Published in

BMJ Publishing Group, Emergency Medicine Journal, 10(37), p. e5.2-e6, 2020

DOI: 10.1136/emermed-2020-999abs.9



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OP9 Perch – preliminary exploration of the role of paramedics in care homes

Journal article published in 2020 by Mark Kingston ORCID, Leigh Keen, Stephanie Green, Lesley Griffiths
This paper was not found in any repository, but could be made available legally by the author.
This paper was not found in any repository, but could be made available legally by the author.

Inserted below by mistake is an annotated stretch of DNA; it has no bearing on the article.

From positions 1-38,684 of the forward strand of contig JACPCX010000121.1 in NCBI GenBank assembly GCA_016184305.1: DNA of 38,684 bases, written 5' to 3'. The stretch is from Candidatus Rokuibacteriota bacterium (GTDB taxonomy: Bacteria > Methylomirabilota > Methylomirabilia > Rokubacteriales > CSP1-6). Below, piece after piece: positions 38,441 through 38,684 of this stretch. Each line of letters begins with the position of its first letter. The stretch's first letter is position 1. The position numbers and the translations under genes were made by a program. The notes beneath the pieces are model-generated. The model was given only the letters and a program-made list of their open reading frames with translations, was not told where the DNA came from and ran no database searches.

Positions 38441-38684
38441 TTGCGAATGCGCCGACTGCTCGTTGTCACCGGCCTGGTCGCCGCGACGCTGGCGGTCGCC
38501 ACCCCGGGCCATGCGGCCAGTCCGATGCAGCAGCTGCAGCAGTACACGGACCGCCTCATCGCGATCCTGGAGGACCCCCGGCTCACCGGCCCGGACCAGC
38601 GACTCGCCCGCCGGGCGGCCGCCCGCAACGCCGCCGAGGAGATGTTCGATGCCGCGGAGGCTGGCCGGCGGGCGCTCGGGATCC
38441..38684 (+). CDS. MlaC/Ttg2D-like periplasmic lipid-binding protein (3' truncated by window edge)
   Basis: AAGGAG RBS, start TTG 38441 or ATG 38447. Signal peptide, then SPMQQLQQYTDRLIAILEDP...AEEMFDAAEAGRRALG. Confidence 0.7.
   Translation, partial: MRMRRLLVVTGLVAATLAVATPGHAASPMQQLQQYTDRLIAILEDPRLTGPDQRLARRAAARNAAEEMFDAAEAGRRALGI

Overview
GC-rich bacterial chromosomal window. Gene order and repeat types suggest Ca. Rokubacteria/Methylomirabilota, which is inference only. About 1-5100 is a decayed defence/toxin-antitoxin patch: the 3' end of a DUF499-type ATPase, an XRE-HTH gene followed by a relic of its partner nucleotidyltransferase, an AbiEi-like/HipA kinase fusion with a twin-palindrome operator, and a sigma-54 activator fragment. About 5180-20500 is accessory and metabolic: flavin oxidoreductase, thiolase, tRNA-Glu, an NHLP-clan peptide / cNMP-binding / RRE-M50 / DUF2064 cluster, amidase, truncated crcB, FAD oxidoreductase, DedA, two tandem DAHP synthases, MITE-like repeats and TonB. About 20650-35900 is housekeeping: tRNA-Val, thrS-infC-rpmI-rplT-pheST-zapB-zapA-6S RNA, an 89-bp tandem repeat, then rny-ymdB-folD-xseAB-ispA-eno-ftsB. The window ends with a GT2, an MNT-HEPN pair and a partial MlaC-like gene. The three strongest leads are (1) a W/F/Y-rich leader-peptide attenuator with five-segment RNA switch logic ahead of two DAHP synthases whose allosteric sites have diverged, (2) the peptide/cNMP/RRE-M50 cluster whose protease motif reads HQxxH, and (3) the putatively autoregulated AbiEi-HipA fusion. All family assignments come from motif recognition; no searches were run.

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BackgroundHalf a million people live in UK care homes. General practices struggle to deliver primary care for residents due to high demand and staff shortages. Meanwhile, ambulance services are seeing an increase in 999 calls from care homes. In response, some areas are involving paramedics in proactive support to care homes, part of a shift towards paramedics undertaking non-emergency community care. Yet such workforce changes require urgent evaluation to understand implications for residents, staff and health services. We aimed to explore the role of non-emergency paramedics in care homes to support the design of portfolio research.MethodsWe convened a Research Development Group of care home, ambulance service, health board, primary care, public and academic representatives. We:Conducted fact-finding visits to sitesAnalysed 999 call data from care homesSurveyed ENRICH (Enabling Research in Care Homes) care home managers in England and WalesHeld a stakeholder workshop to explore the issuesResultsWe identified sites in England and Wales where paramedics provide non-emergency care in care homes. Operating models varied with paramedics employed by ambulance services, health boards and practices. Monthly 999 data from 300 homes confirmed high call and hospital conveyance rates. Survey respondents thought paramedics were well suited to assessing residents, identifying issues, improving care and avoiding admissions. They foresaw benefits to inter-professional working, clinical support and person-centred care, but raised concerns over professional boundaries and role clarity. These messages were reinforced in our workshop, where the value of timely assessment was highlighted, alongside challenges of funding and governance.ConclusionsThe role of paramedics is shifting into dedicated primary and community work, including care homes. It is imperative that research is aligned and informs evidence based practice. We are developing PERCH2, a feasibility study evaluating the impact of paramedics working in this way.